A semitrailer plowed into an Amtrak passenger train Friday in rural Nevada, killing the truck driver and at least one person on the train and injuring about 20 others who escaped the fiery crash, authorities said.

Amtrak spokesman Marc Magliari in Oakland, Calif., said most of the injuries were not life threatening. He said 204 passengers and 14 crew members were aboard the California Zephyr en route from Chicago to Emeryville, Calif., about 300 miles west of the crash site.

The big rig ran into the train around 11:25 a.m. Friday at a crossing on U.S. 95 about 70 miles east of Reno, said Nevada Highway Patrol Trooper Dan Lopez. About 20 people aboard the train were taken to hospitals in Reno and Fallon, but he didn't know the extent of their injuries.

Lopez said the crossing gates were working. He said he wasn't sure if the railroad lights were operating but he thinks they were.

Amtrak passenger Jim Bickley told Sacramento, Calif., television station KXTV that the tractor-trailer hit the fourth car on the train.

Two of the cars caught fire, Lopez said.

Reno Fire Battalion Chief Tim Spencer said the train fire was under control before 2 p.m. He said one of his fire engines remained at the crash but two other water tenders had left the scene and no other emergency crews had been requested.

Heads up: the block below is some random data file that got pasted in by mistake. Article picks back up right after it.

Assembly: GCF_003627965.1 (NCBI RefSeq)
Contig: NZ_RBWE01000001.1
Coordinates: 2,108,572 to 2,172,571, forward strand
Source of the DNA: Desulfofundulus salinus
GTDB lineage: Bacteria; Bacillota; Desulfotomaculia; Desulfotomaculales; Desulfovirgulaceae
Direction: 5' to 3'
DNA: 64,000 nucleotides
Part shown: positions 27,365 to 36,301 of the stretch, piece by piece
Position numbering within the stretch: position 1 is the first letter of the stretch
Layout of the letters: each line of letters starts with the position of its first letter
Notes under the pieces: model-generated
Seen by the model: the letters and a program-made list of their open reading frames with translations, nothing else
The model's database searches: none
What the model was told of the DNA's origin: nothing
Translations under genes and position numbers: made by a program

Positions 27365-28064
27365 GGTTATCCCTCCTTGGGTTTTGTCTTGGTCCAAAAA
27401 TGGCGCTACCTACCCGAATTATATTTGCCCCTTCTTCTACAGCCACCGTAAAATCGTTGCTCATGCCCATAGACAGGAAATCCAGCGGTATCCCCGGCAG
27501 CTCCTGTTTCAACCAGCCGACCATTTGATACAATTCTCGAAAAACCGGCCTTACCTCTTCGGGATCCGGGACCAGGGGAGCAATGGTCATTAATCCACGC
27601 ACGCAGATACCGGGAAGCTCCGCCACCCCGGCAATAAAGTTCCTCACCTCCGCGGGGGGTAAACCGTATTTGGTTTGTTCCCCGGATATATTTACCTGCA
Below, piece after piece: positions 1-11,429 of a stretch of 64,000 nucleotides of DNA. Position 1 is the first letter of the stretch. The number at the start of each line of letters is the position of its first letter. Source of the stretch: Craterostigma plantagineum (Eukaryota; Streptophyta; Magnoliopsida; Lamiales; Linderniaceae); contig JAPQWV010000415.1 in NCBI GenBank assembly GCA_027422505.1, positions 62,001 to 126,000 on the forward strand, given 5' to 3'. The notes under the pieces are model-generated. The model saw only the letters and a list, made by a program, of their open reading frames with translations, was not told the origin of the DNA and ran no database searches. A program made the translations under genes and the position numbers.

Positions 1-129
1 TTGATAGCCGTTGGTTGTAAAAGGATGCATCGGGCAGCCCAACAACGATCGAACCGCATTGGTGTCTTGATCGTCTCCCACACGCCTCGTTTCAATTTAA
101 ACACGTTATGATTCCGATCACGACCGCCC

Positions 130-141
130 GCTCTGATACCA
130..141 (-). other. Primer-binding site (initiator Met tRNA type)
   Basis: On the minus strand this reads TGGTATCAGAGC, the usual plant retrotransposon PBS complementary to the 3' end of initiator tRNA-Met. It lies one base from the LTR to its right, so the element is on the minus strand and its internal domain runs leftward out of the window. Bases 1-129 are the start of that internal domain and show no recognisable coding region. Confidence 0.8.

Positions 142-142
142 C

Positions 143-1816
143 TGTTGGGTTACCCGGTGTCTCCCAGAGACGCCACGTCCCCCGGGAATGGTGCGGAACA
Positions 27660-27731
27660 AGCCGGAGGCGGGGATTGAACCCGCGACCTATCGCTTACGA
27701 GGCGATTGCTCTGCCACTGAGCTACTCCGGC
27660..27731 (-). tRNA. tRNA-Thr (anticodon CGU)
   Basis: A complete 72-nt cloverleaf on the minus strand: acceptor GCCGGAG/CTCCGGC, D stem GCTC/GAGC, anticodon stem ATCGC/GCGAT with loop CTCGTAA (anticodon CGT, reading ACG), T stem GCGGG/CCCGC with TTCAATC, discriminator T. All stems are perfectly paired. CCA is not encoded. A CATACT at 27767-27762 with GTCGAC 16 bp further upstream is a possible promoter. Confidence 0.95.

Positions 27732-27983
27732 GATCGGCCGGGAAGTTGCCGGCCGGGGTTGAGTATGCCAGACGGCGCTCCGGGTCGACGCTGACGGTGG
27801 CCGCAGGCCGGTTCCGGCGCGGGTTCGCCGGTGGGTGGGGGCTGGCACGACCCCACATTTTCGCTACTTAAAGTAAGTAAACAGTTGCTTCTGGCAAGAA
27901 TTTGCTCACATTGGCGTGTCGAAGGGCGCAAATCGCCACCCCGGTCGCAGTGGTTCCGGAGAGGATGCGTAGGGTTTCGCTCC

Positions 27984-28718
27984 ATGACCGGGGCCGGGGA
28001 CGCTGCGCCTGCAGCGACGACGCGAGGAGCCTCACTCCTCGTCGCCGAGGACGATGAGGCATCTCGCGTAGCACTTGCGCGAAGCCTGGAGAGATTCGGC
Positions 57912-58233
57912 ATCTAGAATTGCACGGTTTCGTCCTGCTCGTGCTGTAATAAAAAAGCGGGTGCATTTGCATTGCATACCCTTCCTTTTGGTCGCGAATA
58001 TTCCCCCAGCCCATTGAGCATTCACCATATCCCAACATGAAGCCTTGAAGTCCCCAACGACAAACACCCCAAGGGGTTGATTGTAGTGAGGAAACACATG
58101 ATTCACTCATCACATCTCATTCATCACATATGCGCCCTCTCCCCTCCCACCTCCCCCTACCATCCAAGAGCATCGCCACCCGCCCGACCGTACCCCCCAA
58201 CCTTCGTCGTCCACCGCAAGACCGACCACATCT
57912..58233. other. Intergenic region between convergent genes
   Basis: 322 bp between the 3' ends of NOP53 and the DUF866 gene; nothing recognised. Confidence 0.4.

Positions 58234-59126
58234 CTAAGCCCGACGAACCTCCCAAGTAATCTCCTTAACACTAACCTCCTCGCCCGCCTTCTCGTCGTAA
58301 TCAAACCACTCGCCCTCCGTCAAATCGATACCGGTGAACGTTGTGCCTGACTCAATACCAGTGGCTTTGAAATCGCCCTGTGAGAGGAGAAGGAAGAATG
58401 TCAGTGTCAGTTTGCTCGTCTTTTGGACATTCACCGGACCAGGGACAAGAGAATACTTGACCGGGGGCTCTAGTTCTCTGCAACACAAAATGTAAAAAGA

Spencer said he continued to receive conflicting reports about the number of injured.

"That is the big question mark," he told The Associated Press. "The fire is under control and it sounds like they don't need any more help. I couldn't see them returning any equipment if there were a significant number of serious injuries."

Amtrak said anyone with questions about the passengers could call 800-523-9101.

"We are saddened by any injury and appreciate the emergency response by local and state agencies," Amtrak said in a statement.

The National Transportation Safety Board said its investigators were on the way to the scene.

The accident shut down a section of U.S. 95 between Interstate 80 and Fallon. The tracks cross the highway about three miles south of I-80 in the heart of the Forty-Mile Desert, which was considered one of the deadliest sections of the entire overland journey by California-bound, covered-wagon pioneers in the 19th century.